AfterlifeAfterlife by Marcus Sakey (ebook, Kindle deal)

Between life and death lies an epic war, a relentless manhunt through two worlds… and an unforgettable love story. The last thing FBI agent Will Brody remembers is the explosion – a thousand shards of glass surfing a lethal shock wave. He wakes without a scratch. The building is in ruins. His team is gone. Outside, Chicago is dark. Cars lie abandoned. No planes cross the sky. He’s relieved to spot other people – until he sees they’re carrying machetes. Welcome to the afterlife.

Claire McCoy stands over the body of Will Brody. As head of an FBI task force, she hasn’t had a decent night’s sleep in weeks. A terrorist has claimed eighteen lives and thrown the nation into panic. Against this horror, something reckless and beautiful happened. She fell in love… with Will Brody. But the line between life and death is narrower than any of us suspect – and all that matters to Will and Claire is getting back to each other.

The Shadow HourThe Shadow Hour by Kate Riordan (ebook, Kindle deal)

1922: Grace has been sent to the stately and crumbling Fenix House to follow in her grandmother’s footsteps as a governess. But when she meets the house’s inhabitants, people who she had only previously heard of in stories, the cracks in her grandmother’s tale begin to show. Secrets appear to live in the house’s very walls and everybody is resolutely protecting their own. Why has she been sent here? Why did her grandmother leave after just one summer? And as the past collides with the present, can Grace unravel these secrets and discover who her grandmother, and who she, really is?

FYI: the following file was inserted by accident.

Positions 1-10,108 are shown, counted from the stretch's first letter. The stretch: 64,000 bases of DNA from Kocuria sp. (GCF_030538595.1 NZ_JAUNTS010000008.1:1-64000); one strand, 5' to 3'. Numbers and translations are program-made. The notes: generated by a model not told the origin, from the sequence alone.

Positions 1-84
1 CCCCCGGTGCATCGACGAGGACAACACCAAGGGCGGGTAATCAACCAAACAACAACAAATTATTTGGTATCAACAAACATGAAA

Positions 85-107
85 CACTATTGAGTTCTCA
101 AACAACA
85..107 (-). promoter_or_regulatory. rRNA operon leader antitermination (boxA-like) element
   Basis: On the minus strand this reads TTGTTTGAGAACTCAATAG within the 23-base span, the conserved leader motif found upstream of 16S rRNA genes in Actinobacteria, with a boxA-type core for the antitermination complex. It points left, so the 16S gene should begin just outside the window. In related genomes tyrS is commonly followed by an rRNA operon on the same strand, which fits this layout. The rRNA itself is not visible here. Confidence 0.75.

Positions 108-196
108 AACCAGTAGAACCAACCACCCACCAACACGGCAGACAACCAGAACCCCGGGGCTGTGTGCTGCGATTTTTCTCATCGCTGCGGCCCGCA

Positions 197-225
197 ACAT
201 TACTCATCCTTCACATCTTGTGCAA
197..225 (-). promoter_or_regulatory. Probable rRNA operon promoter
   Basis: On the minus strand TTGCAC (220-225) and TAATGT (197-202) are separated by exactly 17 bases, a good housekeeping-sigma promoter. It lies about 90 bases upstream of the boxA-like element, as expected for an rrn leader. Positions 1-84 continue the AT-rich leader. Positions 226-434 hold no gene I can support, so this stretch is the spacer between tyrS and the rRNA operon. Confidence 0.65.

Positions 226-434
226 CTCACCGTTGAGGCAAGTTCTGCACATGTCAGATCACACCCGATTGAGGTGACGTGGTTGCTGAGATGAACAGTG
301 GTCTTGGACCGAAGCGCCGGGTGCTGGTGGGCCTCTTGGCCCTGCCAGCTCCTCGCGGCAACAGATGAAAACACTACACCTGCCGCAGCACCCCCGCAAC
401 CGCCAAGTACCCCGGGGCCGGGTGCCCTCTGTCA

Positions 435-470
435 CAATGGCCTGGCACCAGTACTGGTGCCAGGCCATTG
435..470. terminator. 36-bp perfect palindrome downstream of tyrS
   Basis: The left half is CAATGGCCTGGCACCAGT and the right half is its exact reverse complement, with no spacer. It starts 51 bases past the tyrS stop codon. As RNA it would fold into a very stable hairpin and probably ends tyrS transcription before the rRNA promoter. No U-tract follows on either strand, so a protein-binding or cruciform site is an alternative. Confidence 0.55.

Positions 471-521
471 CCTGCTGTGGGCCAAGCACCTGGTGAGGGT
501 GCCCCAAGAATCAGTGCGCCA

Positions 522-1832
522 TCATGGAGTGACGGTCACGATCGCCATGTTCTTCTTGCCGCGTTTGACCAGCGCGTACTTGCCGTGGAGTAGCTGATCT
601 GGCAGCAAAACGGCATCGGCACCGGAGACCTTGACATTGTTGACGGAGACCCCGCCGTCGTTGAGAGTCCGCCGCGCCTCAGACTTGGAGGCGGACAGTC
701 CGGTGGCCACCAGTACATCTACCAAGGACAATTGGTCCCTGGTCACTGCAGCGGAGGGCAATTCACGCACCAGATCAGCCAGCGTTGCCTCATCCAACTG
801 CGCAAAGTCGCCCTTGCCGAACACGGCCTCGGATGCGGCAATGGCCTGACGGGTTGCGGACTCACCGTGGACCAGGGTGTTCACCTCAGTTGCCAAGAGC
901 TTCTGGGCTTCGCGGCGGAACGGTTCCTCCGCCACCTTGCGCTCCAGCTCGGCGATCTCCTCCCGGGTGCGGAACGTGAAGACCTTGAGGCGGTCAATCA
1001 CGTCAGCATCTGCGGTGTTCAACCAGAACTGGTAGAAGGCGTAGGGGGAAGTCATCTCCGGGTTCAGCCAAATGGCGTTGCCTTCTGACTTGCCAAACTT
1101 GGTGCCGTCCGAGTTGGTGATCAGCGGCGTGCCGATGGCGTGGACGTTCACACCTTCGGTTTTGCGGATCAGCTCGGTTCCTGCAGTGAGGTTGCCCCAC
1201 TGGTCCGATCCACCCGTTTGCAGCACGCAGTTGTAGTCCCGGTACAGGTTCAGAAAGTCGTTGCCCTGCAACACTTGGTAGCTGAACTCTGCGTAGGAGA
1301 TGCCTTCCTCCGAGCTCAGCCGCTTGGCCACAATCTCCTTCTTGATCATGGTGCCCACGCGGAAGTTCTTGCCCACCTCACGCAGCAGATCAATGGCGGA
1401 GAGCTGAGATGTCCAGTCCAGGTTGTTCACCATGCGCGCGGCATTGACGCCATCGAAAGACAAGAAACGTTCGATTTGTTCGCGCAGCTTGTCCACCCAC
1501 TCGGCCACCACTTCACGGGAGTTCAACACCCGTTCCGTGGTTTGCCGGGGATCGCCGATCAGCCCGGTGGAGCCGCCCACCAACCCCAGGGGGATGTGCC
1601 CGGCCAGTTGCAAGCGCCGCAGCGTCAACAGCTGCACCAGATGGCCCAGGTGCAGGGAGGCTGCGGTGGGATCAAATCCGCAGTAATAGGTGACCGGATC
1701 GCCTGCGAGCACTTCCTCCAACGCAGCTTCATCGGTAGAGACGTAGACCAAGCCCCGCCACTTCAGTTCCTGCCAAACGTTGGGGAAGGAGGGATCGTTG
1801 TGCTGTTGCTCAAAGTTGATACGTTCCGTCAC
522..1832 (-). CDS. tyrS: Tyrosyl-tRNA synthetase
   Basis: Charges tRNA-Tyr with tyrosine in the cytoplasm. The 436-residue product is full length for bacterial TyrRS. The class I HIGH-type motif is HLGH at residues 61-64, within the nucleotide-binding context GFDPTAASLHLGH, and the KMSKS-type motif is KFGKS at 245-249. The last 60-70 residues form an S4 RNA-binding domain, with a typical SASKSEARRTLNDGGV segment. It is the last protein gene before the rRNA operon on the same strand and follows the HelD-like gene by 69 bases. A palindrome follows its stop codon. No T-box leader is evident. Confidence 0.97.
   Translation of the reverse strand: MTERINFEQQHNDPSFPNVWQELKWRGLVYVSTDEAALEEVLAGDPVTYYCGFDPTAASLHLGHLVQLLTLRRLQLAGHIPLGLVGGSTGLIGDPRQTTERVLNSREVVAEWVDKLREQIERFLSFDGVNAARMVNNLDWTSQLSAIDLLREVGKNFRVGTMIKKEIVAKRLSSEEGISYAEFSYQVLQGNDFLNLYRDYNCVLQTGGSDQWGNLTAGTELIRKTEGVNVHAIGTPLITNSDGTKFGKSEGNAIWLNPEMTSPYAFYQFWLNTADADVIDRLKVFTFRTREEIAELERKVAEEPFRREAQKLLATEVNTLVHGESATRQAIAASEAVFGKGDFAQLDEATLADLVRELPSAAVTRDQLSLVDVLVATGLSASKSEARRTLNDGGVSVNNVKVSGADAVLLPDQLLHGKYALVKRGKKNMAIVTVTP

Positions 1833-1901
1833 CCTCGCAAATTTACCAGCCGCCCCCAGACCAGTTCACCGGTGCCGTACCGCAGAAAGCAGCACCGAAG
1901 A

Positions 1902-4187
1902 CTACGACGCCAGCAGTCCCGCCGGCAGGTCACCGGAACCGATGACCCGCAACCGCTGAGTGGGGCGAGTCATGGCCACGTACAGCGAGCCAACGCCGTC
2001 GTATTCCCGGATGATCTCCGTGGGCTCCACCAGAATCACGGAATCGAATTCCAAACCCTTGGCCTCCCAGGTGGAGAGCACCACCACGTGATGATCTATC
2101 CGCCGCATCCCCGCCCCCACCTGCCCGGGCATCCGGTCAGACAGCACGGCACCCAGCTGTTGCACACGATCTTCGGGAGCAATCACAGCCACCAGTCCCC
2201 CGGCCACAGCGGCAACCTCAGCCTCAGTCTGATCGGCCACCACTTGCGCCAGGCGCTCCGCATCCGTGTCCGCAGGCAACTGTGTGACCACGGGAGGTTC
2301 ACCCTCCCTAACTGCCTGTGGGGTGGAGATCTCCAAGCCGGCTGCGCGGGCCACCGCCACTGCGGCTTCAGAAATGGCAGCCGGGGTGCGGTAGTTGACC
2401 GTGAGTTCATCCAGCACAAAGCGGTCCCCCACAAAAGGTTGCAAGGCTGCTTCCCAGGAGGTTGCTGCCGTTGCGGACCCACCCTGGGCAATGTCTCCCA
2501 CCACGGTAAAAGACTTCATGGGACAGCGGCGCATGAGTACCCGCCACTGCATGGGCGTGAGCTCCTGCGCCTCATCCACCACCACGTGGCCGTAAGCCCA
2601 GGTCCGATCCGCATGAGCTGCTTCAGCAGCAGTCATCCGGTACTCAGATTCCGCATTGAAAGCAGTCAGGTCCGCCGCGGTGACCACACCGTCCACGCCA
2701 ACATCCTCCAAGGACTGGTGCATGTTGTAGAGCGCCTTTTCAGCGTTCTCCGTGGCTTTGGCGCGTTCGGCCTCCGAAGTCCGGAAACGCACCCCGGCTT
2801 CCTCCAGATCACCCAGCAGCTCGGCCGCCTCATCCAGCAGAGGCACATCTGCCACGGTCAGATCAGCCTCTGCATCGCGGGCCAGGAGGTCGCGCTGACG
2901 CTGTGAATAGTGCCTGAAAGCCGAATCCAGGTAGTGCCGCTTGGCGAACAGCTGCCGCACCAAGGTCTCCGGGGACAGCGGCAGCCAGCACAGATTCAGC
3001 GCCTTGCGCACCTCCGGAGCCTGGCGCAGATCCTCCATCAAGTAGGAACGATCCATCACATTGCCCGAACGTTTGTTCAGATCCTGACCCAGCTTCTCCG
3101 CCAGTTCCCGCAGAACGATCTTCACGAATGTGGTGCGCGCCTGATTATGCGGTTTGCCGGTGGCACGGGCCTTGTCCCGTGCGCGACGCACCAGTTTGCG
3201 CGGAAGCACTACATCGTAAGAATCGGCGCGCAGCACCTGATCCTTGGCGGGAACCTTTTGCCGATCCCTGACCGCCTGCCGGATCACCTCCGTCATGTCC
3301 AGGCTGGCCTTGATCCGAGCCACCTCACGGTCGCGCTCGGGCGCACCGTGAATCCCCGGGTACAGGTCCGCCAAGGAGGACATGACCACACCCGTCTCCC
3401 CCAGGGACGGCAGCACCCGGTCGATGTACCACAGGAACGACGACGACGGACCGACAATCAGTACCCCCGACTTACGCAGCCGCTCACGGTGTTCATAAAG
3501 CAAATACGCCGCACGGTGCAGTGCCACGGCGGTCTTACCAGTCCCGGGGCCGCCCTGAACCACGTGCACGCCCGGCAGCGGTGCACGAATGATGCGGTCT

The Cottingley SecretThe Cottingley Secret by Hazel Gaynor (ebook, Kindle deal)

1917: When two young cousins, Frances Griffiths and Elsie Wright from Cottingley, England, announce they have photographed fairies at the bottom of the garden, their parents are astonished. But when the great novelist, Sir Arthur Conan Doyle, endorses the photographs’ authenticity, the girls become a sensation; their discovery offering something to believe in amid a world ravaged by war. One hundred years later… When Olivia Kavanagh finds an old manuscript and a photograph in her late grandfather’s bookshop she becomes fascinated by the story of the two young girls who mystified the world. As Olivia is drawn into events a century ago, she becomes aware of the past and the present intertwining, blurring her understanding of what is real and what is imagined. As she begins to understand why a nation once believed in fairies, will Olivia find a way to believe in herself?